New clinical evidence collected from >65,000 women with breast cancer demonstrates 83% of positive test results are found in genes that impact clinical management
Multi-gene germline genetic testing allows for efficient analysis, maximizing risk assessment while minimizing the time needed for results. This has been particularly effective for those with a personal and/or family history of breast cancer1, although concerns exist about accurate risk estimates for genes that are not well defined2 – it poses a real dilemma for clinicians making medical management recommendations for patients and their families.
New Research Helps
A new study based on more than 60,000 patients is helping to refine breast cancer risk estimates from predisposition genes previously lacking data, or with limited data.
This represents the largest genetic study to date of women with breast cancer, and offers new information about genes that may or may not contribute to breast cancer risk.
Mayo Clinic and University of Utah researchers collaborated with Ambry Genetics to study more than 60,000 women diagnosed with breast cancer over a four-year period, with >90% of them meeting National Comprehensive Cancer Network (NCCN®) hereditary breast ovarian cancer (HBOC) testing criteria. Test requisition forms captured their personal and family cancer histories, ages at diagnosis and ethnicities. All had germline testing using multi-gene panels performed at Ambry.
- Overall, 9% of individuals with breast cancer were found to have germline mutations
- Confirmed high breast cancer risk associated with PALB2 mutations (BRCA1/2 not included in analysis)
- Confirmed genes with established moderate breast cancer risk: ATM and CHEK2
- Identified genes with moderate breast cancer risk: BARD1, RAD51D, MSH6
- Identified 5 genes that did not confer increased breast cancer risk in this analysis and need further study: BRIP1, NBN, MRE11A, RAD50, RAD51C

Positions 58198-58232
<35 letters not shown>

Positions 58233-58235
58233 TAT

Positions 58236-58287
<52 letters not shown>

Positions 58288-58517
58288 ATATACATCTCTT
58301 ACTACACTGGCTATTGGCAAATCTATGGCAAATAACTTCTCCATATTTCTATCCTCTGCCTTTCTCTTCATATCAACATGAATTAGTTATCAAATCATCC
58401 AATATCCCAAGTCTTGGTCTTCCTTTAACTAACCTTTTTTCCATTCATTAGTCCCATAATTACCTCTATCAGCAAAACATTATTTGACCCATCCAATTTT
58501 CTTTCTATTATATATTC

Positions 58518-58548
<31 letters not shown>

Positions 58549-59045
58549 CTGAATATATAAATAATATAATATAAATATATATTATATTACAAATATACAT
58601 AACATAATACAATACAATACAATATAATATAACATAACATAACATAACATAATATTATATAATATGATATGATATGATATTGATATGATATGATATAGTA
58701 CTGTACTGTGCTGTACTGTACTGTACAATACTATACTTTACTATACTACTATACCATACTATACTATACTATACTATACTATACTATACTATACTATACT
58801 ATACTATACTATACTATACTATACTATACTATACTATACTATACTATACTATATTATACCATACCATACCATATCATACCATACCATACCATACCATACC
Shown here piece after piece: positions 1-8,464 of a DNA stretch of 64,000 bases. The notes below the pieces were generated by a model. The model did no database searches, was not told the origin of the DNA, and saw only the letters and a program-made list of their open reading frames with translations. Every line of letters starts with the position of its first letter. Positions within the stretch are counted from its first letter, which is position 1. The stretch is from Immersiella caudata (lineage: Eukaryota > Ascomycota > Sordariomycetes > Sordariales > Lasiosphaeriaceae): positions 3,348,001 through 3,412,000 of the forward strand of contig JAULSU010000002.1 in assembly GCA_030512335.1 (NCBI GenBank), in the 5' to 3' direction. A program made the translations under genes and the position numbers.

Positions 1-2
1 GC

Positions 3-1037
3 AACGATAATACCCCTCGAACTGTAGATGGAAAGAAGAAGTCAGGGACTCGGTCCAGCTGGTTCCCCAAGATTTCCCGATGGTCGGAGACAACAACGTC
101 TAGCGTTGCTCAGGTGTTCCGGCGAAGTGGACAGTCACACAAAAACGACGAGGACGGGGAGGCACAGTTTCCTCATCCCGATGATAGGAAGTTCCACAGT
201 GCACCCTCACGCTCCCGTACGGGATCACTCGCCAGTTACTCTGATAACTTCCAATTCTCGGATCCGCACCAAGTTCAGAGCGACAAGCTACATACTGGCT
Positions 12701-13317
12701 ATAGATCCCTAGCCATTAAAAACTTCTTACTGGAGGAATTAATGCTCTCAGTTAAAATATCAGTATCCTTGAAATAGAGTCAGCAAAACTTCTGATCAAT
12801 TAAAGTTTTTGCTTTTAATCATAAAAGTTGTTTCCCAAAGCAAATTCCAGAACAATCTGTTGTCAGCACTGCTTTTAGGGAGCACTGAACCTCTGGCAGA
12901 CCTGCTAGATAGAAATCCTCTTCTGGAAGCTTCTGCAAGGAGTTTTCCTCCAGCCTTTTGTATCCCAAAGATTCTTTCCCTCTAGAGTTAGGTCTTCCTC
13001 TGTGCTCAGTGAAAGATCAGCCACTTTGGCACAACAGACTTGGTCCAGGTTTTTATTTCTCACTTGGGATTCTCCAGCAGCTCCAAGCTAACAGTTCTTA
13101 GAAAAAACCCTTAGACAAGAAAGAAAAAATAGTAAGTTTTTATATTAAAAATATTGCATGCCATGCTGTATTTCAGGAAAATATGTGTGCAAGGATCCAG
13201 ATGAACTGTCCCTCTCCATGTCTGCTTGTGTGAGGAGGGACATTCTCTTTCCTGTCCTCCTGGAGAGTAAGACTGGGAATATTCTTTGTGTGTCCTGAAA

What This Means for Clinical Practice
Findings from this large study have important implications for breast cancer clinicians and their patients, such as:
- Offering clarity about breast cancer risks for many predisposition genes, currently included on multi-gene germline panels
- Bringing into question the association of breast cancer risk with other genes, currently included on multi-gene germline panels
- Supporting consideration of breast MRI for individuals with ATM and PALB2 mutations, and other risk management measures recently presented in the current NCCN® guidelines
Senior author Jill S. Dolinksy, MS, CGC, Senior Manager of Clinical Research at Ambry, offered, “This large study offers a valuable contribution to the evidence base by tightening confidence intervals for breast cancer risks in several of the studied predisposition genes, filling knowledge gaps with useful data for many predisposition genes previously lacking risk estimates, and bringing into question breast cancer risk associated with other genes needing further study. This work also demonstrates the impact of commercial laboratory-based efforts to curate and share clinical data.”
Ambry will continue its practice of assessing and vetting genes chosen for multi-gene hereditary cancer testing based on scientific evidence, which includes removing genes not confirmed to be associated with disease.
For more information about Ambry's recent research and collaborations, click here.
- Kapoor NS, et al. Multigene panel testing detects equal rates of pathogenic BRCA1/2 mutations and has a higher diagnostic yield compared to limited BRCA1/2 analysis alone in patients at risk for hereditary breast cancer. Ann Surg Oncol. 2015 Oct;22(10):3282-8.
- Easton DF, et al. Gene-panel sequencing and the prediction of breast-cancer risk. N Engl J Med. 2015 Jun 4;372(23):2243-57.